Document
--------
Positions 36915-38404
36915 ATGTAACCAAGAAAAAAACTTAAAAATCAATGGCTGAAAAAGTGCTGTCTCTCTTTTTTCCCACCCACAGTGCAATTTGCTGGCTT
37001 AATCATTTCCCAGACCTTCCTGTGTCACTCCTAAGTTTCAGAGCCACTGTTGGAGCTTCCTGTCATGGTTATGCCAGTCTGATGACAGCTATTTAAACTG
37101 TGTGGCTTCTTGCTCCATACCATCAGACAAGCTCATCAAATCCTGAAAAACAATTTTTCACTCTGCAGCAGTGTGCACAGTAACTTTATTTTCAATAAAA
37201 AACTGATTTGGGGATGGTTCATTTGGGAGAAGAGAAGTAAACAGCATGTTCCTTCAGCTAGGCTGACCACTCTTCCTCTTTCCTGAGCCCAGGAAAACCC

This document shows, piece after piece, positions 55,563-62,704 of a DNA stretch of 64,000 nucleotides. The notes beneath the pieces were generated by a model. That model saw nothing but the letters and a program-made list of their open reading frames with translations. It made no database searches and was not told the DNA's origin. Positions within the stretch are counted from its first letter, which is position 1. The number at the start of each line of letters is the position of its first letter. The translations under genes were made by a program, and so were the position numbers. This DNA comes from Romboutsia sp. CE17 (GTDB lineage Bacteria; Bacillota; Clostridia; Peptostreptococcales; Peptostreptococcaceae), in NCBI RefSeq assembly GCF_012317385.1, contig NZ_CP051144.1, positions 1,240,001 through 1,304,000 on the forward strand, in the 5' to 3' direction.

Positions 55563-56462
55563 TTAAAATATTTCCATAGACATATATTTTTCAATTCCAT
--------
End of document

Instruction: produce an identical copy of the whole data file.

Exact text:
Positions 36915-38404
36915 ATGTAACCAAGAAAAAAACTTAAAAATCAATGGCTGAAAAAGTGCTGTCTCTCTTTTTTCCCACCCACAGTGCAATTTGCTGGCTT
37001 AATCATTTCCCAGACCTTCCTGTGTCACTCCTAAGTTTCAGAGCCACTGTTGGAGCTTCCTGTCATGGTTATGCCAGTCTGATGACAGCTATTTAAACTG
37101 TGTGGCTTCTTGCTCCATACCATCAGACAAGCTCATCAAATCCTGAAAAACAATTTTTCACTCTGCAGCAGTGTGCACAGTAACTTTATTTTCAATAAAA
37201 AACTGATTTGGGGATGGTTCATTTGGGAGAAGAGAAGTAAACAGCATGTTCCTTCAGCTAGGCTGACCACTCTTCCTCTTTCCTGAGCCCAGGAAAACCC

This document shows, piece after piece, positions 55,563-62,704 of a DNA stretch of 64,000 nucleotides. The notes beneath the pieces were generated by a model. That model saw nothing but the letters and a program-made list of their open reading frames with translations. It made no database searches and was not told the DNA's origin. Positions within the stretch are counted from its first letter, which is position 1. The number at the start of each line of letters is the position of its first letter. The translations under genes were made by a program, and so were the position numbers. This DNA comes from Romboutsia sp. CE17 (GTDB lineage Bacteria; Bacillota; Clostridia; Peptostreptococcales; Peptostreptococcaceae), in NCBI RefSeq assembly GCF_012317385.1, contig NZ_CP051144.1, positions 1,240,001 through 1,304,000 on the forward strand, in the 5' to 3' direction.

Positions 55563-56462
55563 TTAAAATATTTCCATAGACATATATTTTTCAATTCCAT